Chapter 24
Nutrition, Metabolism, and Body Temperature Regulation
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24
Te energy value of foods is measured in
kilocalo-
ries
(kcal) or “large calories” (C). One kilocalorie is the
amount of heat energy needed to raise the temperature of
1 kilogram of water 1°C (1.8°F). Tis unit is the “calorie” that
dieters count so conscientiously.
In Chapter 23, we talked about how foods are digested and
absorbed, but what happens to these foods once they enter the
blood? Why do we need bread, meat, and fresh vegetables? Why
does everything we eat seem to turn to fat? In this chapter we
will answer these questions as we examine both the nature of
nutrients and their metabolic roles.
Diet and Nutrition
Define nutrient, essential nutrient, and calorie.
List the six major nutrient categories. Note important
sources and main cellular uses.
A
nutrient
is a substance in food the body uses to promote
normal growth, maintenance, and repair. Te nutrients needed
for health divide neatly into six categories. Tree of these—
carbohydrates, lipids, and proteins—are
major nutrients
that
make up the bulk of what we eat. Te fourth and fi±h categories,
vitamins and minerals, though equally crucial for health, are
required in only minute amounts.
In a strict sense, water, which accounts for about 60% by vol-
ume of the food we eat, is also a major nutrient. We described its
importance in the body in Chapter 2, so here we consider only
the five nutrient categories listed above.
Most foods offer a combination of nutrients. A balanced diet
of foods from each of the different food groups normally guar-
antees adequate amounts of all the needed nutrients.
In 1992, the U.S. Department of Agriculture released a food
guide pyramid in which four food groups were stacked horizon-
tally in the shape of a pyramid. Since then, several alternative
versions have made an appearance claiming to be more healthy
nutritionwise and focusing on exercise as an aid to good health.
Te version put out in 1992 by Walter Willett, called the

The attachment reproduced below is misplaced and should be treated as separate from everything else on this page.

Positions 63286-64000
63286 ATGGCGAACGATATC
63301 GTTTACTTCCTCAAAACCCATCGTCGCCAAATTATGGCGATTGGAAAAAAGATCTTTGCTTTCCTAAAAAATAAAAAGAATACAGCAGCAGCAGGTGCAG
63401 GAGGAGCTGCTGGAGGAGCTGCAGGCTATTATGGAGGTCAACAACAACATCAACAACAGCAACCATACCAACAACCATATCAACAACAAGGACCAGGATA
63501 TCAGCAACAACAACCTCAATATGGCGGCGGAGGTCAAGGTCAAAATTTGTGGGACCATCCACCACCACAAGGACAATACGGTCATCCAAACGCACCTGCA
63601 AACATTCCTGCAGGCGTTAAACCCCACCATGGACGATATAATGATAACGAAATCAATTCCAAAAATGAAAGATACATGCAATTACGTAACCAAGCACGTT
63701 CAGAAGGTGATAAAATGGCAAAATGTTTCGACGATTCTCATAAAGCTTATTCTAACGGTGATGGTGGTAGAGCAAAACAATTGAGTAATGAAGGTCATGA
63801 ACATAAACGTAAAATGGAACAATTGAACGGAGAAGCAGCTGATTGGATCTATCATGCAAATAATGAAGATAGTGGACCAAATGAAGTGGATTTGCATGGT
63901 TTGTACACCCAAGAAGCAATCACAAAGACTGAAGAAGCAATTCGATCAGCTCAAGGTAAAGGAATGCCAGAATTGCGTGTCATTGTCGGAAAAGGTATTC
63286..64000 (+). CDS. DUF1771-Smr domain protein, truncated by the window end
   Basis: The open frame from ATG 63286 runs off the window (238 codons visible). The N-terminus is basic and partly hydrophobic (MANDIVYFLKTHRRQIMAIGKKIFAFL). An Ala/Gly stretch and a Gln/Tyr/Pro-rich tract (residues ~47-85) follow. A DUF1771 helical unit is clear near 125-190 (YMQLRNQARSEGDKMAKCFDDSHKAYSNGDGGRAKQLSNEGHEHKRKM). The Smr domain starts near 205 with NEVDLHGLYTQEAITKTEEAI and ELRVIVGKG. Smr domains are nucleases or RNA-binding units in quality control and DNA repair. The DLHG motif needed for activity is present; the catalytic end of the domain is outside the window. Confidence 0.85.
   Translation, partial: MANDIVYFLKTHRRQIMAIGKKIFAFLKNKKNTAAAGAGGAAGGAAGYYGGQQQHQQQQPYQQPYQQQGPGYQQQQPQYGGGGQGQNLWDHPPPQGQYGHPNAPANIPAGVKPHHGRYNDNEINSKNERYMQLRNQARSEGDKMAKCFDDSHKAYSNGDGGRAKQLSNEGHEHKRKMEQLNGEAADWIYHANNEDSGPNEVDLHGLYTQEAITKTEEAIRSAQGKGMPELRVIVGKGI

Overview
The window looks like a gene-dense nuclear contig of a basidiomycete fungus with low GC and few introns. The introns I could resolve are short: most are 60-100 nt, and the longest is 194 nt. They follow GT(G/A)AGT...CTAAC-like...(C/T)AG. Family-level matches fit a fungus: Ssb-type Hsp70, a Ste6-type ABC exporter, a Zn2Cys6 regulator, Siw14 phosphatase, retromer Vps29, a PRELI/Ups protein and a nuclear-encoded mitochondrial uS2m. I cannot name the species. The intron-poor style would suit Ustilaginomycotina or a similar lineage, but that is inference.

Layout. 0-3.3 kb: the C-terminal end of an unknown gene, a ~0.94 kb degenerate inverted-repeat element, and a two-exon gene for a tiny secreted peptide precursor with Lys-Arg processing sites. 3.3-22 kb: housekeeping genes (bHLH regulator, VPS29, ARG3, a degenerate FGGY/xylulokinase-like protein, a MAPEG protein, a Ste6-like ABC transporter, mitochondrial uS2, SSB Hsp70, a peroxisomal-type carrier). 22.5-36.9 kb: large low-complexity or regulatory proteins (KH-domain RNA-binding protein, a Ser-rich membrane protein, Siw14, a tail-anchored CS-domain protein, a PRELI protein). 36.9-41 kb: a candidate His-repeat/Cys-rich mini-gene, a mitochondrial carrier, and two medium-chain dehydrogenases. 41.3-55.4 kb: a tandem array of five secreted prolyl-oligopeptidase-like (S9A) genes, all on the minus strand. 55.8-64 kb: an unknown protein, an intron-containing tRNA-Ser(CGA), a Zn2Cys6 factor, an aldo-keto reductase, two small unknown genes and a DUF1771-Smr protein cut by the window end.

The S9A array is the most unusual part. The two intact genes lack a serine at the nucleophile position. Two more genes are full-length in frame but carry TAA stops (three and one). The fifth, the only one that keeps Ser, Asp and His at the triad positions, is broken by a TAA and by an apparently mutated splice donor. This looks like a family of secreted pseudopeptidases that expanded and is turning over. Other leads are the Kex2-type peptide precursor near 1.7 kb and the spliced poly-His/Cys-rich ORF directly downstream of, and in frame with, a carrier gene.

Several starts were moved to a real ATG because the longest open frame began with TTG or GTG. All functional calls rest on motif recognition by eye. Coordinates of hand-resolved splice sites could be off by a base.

Healthy Eating Pyramid
(Figure 24.1a)
, looks at six major
food groups, subdividing some of them further. It uses the tra-
ditional (horizontal) orientation of food groups; emphasizes
eating whole-grain foods and lots of fruits and vegetables; and
recommends substituting plant oils for animal fats and restrict-
ing red meat, sweets, and starchy foods.
Fresh out of the oven in 2011 is
MyPlate
a food guide with
a completely new symbol—a round dinner plate. Put out by
the USDA, it shows food categories in healthy proportions in
sections of a place setting rather than as segments of a pyra-
mid (Figure 24.1b). Te fact that each food group is shown as
part of a single meal suggests how consumers might plan their
meals relative to amounts and variety of foods selected from
each food group. Occupying half the plate are fruits and vegeta-
bles (more vegetable than fruit). Tese are balanced in the other
half by grains and proteins (more grain than protein). A glass
represents dairy, the fi±h food group. Links provide details on
healthy choices in each food group. You can personalize the My-
Plate diet by age, sex, and activity level by going to the MyPlate
website (www.choosemyplate.gov).
²o be perfectly honest, nutrition advice is constantly in flux
and o±en mired in the self-interest of food companies. None-
theless, basic dietary principles have not changed in years and
are not in dispute: Eat less overall; eat plenty of fruits, vegetables,
and whole grains; avoid junk food; and exercise regularly.
Te ability of cells, especially liver cells, to convert one type
of molecule to another is truly remarkable. Tese interconver-
sions allow the body to use a wide range of foods and to adjust
to varying food intakes. But there are limits to our ability to
conjure up new molecules from old.
At least 45 and possibly 50 molecules, called
essential nutri-
ents
, cannot be made fast enough to meet the body’s needs, so our
diet must provide them. As long as we ingest all the essential nutri-
ents, the body can synthesize the hundreds of additional molecules
(b)
USDA’s MyPlate
Red meat, butter:
use sparingly
Vegetables
in abundance
Whole-grain
foods at
most meals
Daily excercise and weight control
(a)
Healthy Eating Pyramid
Dairy or calcium
supplement: 1–2 servings
White rice, white bread,
potatoes, pasta, sweets:
use sparingly
Fish, poultry, eggs:
0–2 servings
Nuts, legumes:
1–3 servings
Fruits:
2–3 servings
Plant oils
at most
meals
Peanut
Oil
Vegetable
Oil
Olive
Oil
Figure 24.1
Two visual food guides.
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